Spot on, argues Roger D. Hodge in Harpers:
The corruption of our institutions manifests itself in a variety of ways, but in none so dramatic as the imbalance of national wealth, which in recent decades has shattered records formerly set in the late 1920s. Although it is often claimed that the gap between rich and poor began decisively to widen in the late 1970s, as if to absolve Ronald Reagan for what his followers no doubt count as his primary accomplishment, the total share of income of the wealthiest 10 percent of American families was well within the postwar norm until 1982, when Reagan’s policies began a massive, decades-long transfer of national wealth to the rich. Under Bill Clinton, who shamelessly appropriated the Reaganite agenda, the transfer was even more dramatic, as the top 10 percent captured an ever growing share of national income. The trend continued under George W. Bush, and by 2007 the wealthiest 10 percent of Americans (families earning more than $109,630) were taking in 50 percent of the national income. In 1980 the top 1 percent of Americans received 10 percent of the national income; by 2007 the superrich (those with income above $398,900) had increased their share to 23.5 percent. The average increase in real income for the bottom 99 percent of American families between 1973 and 2006 was a mere 8.5 percent, whereas the richest 1 percent saw a 190 percent rise in real income.
Such a distortion of the nation’s balance of wealth did not come about by accident; it was the result of a long series of policy decisions—about industry and trade, taxation and military spending, by flesh-and-blood humans sitting in concrete-and-steel buildings—that were bought and paid for by the less than 1 percent of Americans who participate in our capitalist democracy by contributing at least $200 to political campaigns. Gross inequalities in wealth not only create a perverse feedback loop in which the interests of the wealthy and the centers of power in government recede ever further from those of the general public; such inequality also distorts the political psychology of voters. Some of the best recent empirical work in political science has shown that most Americans attempt to vote in accordance with their economic interests, rather than by the dictates of ephemeral antagonisms over God, gays, or guns. Unfortunately, economic improvements for the vast majority of Americans over the past three decades have been so marginal that they are easily overshadowed by cynical manipulations of the political business cycle, the timing of economic expansions with election years, and by the strange fact that lower-income voters are more sensitive, in terms of voting behavior, to income growth among the wealthy than they are to their own economic well-being.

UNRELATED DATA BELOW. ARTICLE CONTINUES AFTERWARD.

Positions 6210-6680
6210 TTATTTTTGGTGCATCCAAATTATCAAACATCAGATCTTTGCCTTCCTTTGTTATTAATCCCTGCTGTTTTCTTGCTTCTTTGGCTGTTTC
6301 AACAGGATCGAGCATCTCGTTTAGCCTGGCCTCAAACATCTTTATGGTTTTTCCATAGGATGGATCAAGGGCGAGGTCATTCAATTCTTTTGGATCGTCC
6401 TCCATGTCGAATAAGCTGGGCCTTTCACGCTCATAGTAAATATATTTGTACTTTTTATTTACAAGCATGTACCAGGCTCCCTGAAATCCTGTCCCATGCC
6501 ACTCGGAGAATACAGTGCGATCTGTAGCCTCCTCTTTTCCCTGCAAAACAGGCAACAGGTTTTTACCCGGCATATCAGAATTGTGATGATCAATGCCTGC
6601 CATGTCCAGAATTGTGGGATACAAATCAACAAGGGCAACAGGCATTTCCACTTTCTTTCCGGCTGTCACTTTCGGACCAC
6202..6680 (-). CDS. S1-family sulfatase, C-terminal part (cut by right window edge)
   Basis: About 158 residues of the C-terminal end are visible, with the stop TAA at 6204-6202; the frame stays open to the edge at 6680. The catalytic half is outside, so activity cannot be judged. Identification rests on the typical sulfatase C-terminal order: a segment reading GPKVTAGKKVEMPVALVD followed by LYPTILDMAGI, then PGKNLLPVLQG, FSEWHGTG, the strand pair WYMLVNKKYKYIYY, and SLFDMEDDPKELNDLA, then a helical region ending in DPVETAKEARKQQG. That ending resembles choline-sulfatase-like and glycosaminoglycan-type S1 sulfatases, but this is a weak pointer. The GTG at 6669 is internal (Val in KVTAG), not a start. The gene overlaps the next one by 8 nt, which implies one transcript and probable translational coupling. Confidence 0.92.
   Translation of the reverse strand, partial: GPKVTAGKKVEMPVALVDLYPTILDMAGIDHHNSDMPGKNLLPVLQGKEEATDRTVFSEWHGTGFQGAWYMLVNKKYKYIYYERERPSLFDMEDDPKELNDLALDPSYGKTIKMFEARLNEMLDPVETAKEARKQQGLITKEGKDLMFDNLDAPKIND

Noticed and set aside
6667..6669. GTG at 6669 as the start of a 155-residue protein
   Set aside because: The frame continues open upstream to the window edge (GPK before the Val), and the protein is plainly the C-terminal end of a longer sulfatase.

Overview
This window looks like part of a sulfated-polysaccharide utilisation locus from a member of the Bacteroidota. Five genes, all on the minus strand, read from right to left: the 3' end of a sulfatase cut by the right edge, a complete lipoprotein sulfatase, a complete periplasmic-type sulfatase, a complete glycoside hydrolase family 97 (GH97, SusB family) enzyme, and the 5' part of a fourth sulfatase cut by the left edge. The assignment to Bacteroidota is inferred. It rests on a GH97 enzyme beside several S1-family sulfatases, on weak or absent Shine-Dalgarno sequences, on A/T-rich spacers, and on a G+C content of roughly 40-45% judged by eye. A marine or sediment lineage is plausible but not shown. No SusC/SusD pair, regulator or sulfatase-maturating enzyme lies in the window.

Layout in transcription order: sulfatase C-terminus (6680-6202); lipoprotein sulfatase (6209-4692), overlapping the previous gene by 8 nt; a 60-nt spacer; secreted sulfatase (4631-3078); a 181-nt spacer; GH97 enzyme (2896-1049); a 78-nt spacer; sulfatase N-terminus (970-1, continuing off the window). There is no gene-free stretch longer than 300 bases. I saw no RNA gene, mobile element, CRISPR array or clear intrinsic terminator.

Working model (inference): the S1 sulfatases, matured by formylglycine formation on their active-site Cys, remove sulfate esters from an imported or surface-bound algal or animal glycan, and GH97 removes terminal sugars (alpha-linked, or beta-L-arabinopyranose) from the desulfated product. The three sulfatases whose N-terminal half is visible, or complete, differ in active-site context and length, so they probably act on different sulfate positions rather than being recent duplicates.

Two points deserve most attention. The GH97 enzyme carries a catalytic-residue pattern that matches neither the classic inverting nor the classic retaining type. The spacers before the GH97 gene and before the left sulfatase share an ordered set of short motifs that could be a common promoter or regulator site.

Since the early 1980s, the Democratic Party has largely abandoned its commitment to policies that serve the material interests of most Americans and has joined the Republican Party in a shameless competition for the patronage of large corporations and the superrich. Add to these complexities the proven power of campaign spending to influence election outcomes (Larry Bartels has calculated that each additional dollar spent per voter by a candidate increases the probability of a given undecided voter’s support by almost four percentage points), and it is easy to see that the average American has no hope of safeguarding his interests, whether they pertain to life, liberty, or happiness. We cast our empty ballots for one party; then, disgusted with the inevitable betrayals, pray for a redeemer from the opposing party to rescue us from politics and history, only to repeat the cycle once again. Meanwhile, most of our citizens are fully absorbed in their personal affairs, oblivious and largely ignorant of the details of politics and governance. We are so very far from the classical republican ideal of ruling and being ruled, of exercising political agency and participating in the life of our commonwealth, that, incapable of pursuing even narrow self-interest effectively, we instead offer ourselves up as impotent, obsequious subjects, the unresisting tools of interests we scarcely comprehend.